The Americans with Disabilities Act (ADA) became law on July 26, 1990. The ADA is a civil rights law that prohibits discrimination against individuals with disabilities in all areas of public life, including jobs, schools, transportation, and all public and private places that are open to the general public. The purpose of the law is to make sure that people with disabilities have the same rights and opportunities as everyone else.
Join us in celebrating the 30th Anniversary of the Americans with Disabilities Act by sharing your stories with us and on social media using #ThankstotheADA.
Easterseals UCP continues to actively support and promote federal legislation that helps people with disabilities achieve independence. Charlie Gaddy, former WRAL-TV anchorman in Raleigh, has been a tremendous advocate for people living with disabilities and a supporter of Easterseals UCP. He has been honored for his public service throughout his community. Easterseals UCP named the Children's Center in Raleigh that serves boys and girls with autism after Charlie Gaddy.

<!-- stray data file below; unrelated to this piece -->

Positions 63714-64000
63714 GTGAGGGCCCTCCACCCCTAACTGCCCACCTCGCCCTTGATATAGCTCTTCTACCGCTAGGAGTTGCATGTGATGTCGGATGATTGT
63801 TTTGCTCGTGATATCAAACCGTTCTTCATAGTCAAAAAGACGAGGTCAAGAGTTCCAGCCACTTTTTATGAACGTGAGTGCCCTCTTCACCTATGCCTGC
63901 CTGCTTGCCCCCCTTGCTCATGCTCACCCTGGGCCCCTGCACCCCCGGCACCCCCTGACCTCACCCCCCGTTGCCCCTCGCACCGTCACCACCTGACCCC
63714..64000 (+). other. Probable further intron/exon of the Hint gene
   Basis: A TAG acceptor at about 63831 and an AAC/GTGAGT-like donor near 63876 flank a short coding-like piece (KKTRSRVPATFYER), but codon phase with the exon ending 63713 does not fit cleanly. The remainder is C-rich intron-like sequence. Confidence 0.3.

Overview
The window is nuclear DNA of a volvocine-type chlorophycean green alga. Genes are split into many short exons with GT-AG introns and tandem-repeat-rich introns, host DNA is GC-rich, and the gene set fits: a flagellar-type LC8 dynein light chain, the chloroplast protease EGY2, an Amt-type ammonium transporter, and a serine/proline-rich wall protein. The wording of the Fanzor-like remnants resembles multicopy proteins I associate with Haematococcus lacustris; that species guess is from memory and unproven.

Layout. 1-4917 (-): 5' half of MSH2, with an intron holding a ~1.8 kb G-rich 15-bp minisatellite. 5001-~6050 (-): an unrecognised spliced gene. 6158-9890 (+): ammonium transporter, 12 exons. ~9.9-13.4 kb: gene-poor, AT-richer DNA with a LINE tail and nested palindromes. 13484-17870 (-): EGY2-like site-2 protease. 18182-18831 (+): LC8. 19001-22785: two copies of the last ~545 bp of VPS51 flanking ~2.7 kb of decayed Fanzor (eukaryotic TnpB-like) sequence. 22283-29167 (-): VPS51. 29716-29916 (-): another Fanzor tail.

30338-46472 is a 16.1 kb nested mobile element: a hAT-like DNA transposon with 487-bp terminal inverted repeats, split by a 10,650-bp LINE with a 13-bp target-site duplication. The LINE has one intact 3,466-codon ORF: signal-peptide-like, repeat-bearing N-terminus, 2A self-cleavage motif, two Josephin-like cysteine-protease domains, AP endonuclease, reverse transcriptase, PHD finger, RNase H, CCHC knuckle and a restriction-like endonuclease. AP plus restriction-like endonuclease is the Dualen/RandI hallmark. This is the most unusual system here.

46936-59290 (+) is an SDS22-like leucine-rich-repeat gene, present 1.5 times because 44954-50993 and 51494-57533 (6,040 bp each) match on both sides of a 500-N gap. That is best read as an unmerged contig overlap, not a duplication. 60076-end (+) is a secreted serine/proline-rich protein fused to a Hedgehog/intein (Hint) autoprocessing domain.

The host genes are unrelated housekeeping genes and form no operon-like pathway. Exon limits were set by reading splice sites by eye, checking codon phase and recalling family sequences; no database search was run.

Easterseals UCP CEO Message on the 30th Anniversary of the Americans with Disabilities Act. Read more.
Kelly Woodall was eight years old when the ADA was signed into law. She shares her journey.
Kristen Dineen has worked for Easterseals UCP for 11 years. The ADA has made a world of difference in her life. Read her story.
Easterseals has been active in public policy advocacy since our founder, Edgar Allen, lobbied to fund appropriate services for children with disabilities in the 1920s. In 1990, Easterseals was a leading supporter of the Americans with Disabilities Act and had a loud voice in Washington D.C. to ensure passage.
Return to Easterseals UCP History page.